PITTSFIELD — The Town Hall chimney has fallen down, but participants in the Spartan Death Race were on hand this week to gather up the bricks.
The chimney collapsed Saturday, and it just so happens that the 2019 Spartan Death Race is being held this week. The race has participants complete various obstacles and challenges and has been held around Pittsfield since 2010, said race director Jason Barnes in a Thursday phone interview.
Barnes said the race has a tradition of incorporating public works projects. He said Select Board Chairman Charles Piso contacted him after the Town Hall chimney collapsed. About 70 racers worked Wednesday to clear up every bit of brick left on the ground in less than an hour.
Barnes said fostering a sense of community is one of the things the race aspires to do, and events like this help make that happen.
“The roots of the Death Race, Peak and Spartan are here in Pittsfield, and we couldn’t host the event without the support of the community,” said Andrew Hostetler, a Spartan Death Race leader, in an email. “While we want to make life for Death Race participants as difficult as possible, we always want to support the town and give back as much as we can to make life easier for residents and help improve the community — whether that be through public service projects like picking up after a storm or collecting canned goods and money to support the place we owe so much to.”
The chimney’s collapse wasn’t a complete surprise, said Selectwoman Ann Kuendig, since people noticed last year that it was leaning out a bit. This is what prompted the town to have the entire building looked over by an engineer, who then concluded the floor was unsafe as well. The town then discontinued the building’s use as a meeting hall.
On Town Meeting Day, held in the nearby Pittsfield Federated Church, voters approved the creation of an exploratory committee to see what could be done with the Town Hall. Kuendig, who serves as chairwoman of the committee, said it has met about four times since March and is about to roll out a survey aimed at gauging what residents’ feelings are regarding the historic building.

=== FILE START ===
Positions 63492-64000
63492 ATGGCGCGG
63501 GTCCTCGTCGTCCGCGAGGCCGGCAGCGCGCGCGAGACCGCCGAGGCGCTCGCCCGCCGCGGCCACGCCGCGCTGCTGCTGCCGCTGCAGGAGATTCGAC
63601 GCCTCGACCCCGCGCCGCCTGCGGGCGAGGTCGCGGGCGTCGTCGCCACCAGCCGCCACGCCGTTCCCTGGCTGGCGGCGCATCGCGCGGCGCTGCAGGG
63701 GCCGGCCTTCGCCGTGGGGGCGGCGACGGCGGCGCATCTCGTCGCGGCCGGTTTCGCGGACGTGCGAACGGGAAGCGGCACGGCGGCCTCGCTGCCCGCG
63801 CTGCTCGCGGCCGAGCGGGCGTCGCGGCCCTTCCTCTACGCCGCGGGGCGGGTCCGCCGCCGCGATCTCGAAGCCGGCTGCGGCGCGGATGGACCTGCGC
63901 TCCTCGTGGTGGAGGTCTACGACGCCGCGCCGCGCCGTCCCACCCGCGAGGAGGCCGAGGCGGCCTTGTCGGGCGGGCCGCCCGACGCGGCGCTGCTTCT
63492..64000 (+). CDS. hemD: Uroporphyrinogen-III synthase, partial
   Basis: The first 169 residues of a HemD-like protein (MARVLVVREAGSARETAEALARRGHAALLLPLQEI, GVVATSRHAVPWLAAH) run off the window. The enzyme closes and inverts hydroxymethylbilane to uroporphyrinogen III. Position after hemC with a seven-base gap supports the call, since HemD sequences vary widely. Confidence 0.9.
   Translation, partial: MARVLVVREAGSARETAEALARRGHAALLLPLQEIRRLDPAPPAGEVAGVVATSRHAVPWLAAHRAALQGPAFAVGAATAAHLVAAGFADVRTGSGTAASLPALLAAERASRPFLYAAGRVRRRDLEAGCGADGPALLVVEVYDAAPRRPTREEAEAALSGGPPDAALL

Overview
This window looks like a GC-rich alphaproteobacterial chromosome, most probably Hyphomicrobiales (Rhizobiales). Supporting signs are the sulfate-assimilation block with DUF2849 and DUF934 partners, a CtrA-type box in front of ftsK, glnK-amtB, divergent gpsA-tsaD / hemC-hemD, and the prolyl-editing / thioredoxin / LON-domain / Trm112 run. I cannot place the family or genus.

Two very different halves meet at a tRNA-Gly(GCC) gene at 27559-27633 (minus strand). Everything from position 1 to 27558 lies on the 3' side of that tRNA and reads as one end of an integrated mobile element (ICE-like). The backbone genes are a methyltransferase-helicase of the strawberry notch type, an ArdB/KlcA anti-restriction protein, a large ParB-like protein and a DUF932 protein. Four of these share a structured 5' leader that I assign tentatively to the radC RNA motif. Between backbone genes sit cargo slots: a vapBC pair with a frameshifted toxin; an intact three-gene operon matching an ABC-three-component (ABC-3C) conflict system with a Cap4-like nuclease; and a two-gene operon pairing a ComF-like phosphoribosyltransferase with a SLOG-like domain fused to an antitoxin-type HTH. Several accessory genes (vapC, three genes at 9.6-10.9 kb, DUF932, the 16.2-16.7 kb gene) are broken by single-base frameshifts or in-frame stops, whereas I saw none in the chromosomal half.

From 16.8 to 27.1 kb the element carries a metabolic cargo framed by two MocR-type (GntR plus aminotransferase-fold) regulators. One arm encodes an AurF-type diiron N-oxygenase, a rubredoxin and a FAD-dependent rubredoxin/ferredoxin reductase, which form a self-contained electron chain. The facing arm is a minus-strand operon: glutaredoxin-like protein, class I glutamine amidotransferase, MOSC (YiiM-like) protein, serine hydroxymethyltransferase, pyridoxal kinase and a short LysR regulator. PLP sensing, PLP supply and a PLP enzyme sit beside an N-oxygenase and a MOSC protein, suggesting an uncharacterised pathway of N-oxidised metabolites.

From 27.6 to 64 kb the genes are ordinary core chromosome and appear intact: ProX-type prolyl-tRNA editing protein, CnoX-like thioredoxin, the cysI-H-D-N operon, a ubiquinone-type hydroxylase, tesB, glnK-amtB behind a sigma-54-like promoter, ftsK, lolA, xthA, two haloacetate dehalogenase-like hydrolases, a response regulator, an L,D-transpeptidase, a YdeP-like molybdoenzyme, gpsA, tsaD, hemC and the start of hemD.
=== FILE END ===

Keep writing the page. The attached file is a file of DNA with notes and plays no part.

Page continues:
She said the survey will be on the town’s website soon, and is going out with the tax bills next week.
About 14 people had expressed interest in joining the committee when it started, said Kuendig, but eight now regularly make meetings.
“It’s a wonderful variety of people,” she said. “They bring a lot of different experiences to the table. We have engineers, designers and long-term residents who can show us a historical perspective.”
She said the committee has reviewed the engineering report that declared Town Hall unsafe for gatherings and is working on outlining what it would take to make the building usable as a meeting hall. She said extremely rough, early estimates indicate doing this might cost between $35,000 and $40,000.
She said it costs about $7,000 per year to keep the Town Hall where it is.
The committee doesn’t have an official position on what should be done with the building, she said. Its mission at this stage is to find out what the options are, what the costs might be, and what most townsfolk want done with it.
Aside from surveys, Kuendig said there will be public forums during which people can talk about what they want to see done, but those have yet to be scheduled.
According to the committee’s research, Town Hall was built in 1830 by Methodists to serve as a meeting hall.
It got moved from one end of the Town Green to the other in 1855.
In 1859, the town bought it and moved it again. It moved to its current location in 1934.
Town Hall consists of a ground floor and a basement, said Kuendig. Some of the beams in it are so old they’re round logs with the bark still on them. Under the false ceiling, there are lightbulb outlets covered by iron framing implements. Kuendig said these were put there to protect the bulbs when the place was used as a basketball court.
The potential costs would be a concern at any time, Kuendig said, but right now the town is grappling with more than $1 million in storm damage from rains in April. She said there’s been a federal disaster declaration, which will pay the majority of those costs, but Pittsfield has a small tax base and any large expense is easily felt.